Maryland Gov.-elect Larry Hogan (R) warned that he will have to make some “very difficult decisions” to close projected shortfalls of nearly $300 million in the current fiscal year and $600 million in the coming fiscal year. (Patrick Semansky/AP)

Maryland Gov.-elect Larry Hogan (R) on Thursday ordered his budget adviser to prepare a list of options within 10 days to help him address the “serious fiscal situation” he is inheriting as he prepares to take office next month.

At an afternoon news conference, Hogan said it was too soon to talk specifics but warned that he will have to make some “very difficult decisions” to close projected shortfalls of nearly $300 million in the current fiscal year and $600 million in the coming fiscal year.

In doing so, Hogan pledged he would end the state’s chronic problem of spending more in its roughly $16 billion general fund budget than it collects in taxes.

“We can’t continue to simply continue to say ‘yes’ to every demand for increased spending,” Hogan said. “It means we’ll have to have the courage to say ‘no.’ Many worthwhile things that we’d like to have simply aren’t going to be possible until we turn our economy around.”

Hogan, an Anne Arundel County businessman, made tax cuts a rallying cry during his campaign and pitched himself as a leader who can control state spending.

While the shortfalls Hogan face are sizable, Gov. Martin O’Malley (D) confronted a larger gap early in his eight-year tenure and used a combination of tax increases and budget cuts to deliver balanced budgets.

The still-fragile economy has prompted O’Malley to make repeated spending cuts in recent years, and aides said he has directed state agencies to slow their spending in coming months to help close the projected $300 million gap in the current budget.

In a statement Thursday night, O’Malley chief of staff John R. Griffin said O’Malley’s administration had “done more to constrain spending than any administration in recent Maryland history.”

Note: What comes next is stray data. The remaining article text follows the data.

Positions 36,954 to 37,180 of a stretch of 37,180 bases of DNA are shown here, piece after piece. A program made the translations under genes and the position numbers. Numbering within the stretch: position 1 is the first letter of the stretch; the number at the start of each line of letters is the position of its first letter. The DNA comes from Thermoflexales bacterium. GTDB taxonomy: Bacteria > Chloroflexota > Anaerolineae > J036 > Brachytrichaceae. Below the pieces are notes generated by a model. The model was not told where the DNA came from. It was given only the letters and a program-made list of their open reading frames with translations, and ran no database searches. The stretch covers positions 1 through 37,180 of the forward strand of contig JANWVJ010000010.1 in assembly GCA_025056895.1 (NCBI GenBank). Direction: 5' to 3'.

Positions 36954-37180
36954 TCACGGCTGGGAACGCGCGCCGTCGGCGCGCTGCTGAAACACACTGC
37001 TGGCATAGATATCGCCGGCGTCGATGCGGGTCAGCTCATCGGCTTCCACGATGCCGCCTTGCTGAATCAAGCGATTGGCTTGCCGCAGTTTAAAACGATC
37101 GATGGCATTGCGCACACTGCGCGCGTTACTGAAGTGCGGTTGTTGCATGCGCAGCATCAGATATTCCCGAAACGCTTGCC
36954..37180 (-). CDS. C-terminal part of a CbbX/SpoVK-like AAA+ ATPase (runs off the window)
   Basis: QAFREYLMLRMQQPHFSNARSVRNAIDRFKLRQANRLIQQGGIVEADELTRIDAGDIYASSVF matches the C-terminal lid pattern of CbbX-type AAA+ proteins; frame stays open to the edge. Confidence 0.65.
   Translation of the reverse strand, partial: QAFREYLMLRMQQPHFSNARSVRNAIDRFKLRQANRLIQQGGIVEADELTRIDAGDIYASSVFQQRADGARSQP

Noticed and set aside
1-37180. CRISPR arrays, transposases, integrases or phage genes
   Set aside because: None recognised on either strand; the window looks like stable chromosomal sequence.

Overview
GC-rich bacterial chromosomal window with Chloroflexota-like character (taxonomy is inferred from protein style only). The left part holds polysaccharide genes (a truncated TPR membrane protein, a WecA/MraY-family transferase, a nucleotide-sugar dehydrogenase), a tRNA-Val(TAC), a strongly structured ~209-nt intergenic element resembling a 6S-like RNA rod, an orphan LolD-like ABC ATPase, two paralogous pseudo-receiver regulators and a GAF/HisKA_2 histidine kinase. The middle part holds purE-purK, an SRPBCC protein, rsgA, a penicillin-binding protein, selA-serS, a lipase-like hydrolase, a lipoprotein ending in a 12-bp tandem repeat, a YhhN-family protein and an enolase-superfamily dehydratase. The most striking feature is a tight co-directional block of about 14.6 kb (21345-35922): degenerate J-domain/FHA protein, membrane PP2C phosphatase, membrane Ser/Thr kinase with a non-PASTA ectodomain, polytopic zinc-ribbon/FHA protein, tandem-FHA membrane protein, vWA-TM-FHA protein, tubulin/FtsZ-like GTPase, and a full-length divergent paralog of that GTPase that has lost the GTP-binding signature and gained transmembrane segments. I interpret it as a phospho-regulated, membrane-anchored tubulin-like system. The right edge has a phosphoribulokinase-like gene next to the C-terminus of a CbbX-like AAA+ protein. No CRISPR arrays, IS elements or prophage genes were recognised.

“We’ve also invested in key priorities — education, innovation and infrastructure — and still we’re one of only seven states to maintain a AAA bond rating throughout the recession,” Griffin said.

On Thursday, the governor-elect sidestepped a question about how much tax relief he will be able to provide in the near term, given the budget outlook. Leaders of the Democratic-controlled General Assembly have questioned whether it would be responsible to cut taxes at this point.

Sen. Richard S. Madaleno Jr. (D-Montgomery) said that while the state faces fiscal challenges, he thinks Hogan is “overdramatizing” the difficulty he and lawmakers will have balancing the budget.

Madaleno, the incoming vice chairman of the Senate Budget and Taxation Committee, said Hogan reminded him of the “Star Trek” character Scotty, who often overstated the challenge of assignments given him.

“You tell the captain it will take a week to get the engines back on, and you get it done in three hours, and you look like a miracle worker,” Madaleno said.

Hogan’s budget proposal for the coming fiscal year, which begins in July, is due two days after he is scheduled to take office on Jan. 21.

Hogan has pledged not to raise taxes and said Thursday that his team might seek to adjust several formulas written into law that control how much the state spends each year on priorities including education and health care. Doing so would require buy-in from the Democratic-controlled legislature.

“If we can take the strong medicine now, I believe that we can begin to heal our state’s economy, and that will benefit all Marylanders,” Hogan said.

His budget adviser, Robert R. Neall, walked reporters through several charts showing long-term strains on the state budget, including rising debt service and pension costs.

Hogan criticized O’Malley and state lawmakers for having relied on “unwise budget gimmickry” to balance budgets in previous years. Hogan has said he would end the practice of diverting money from other funds, such as a separate transportation budget, to balance the state’s primary operating budget.

“They drained our checking, savings and retirement accounts,” Hogan said. “They maxed out every credit card. They tapped into the Christmas fund, the college tuition funds, they even broke into every one of the kid’s piggy banks, and we still don’t have enough to pay the bills.”

During the campaign, Hogan pledged to roll back as many of the tax increases as possible that took place during the O’Malley years. The governor-elect has remained vague about his plans in that regard.

So far, the only tax that Hogan has pledged to address in the coming year is a stormwater remediation fee that he has derided as the “rain tax.” The levy, which the state authorized, is imposed by 10 of Maryland’s most populous jurisdictions to fund programs to reduce pollution from stormwater runoff.

Hogan has said the state should not require counties to impose a fee. Such a move would not cost the state any revenue because counties collect the money.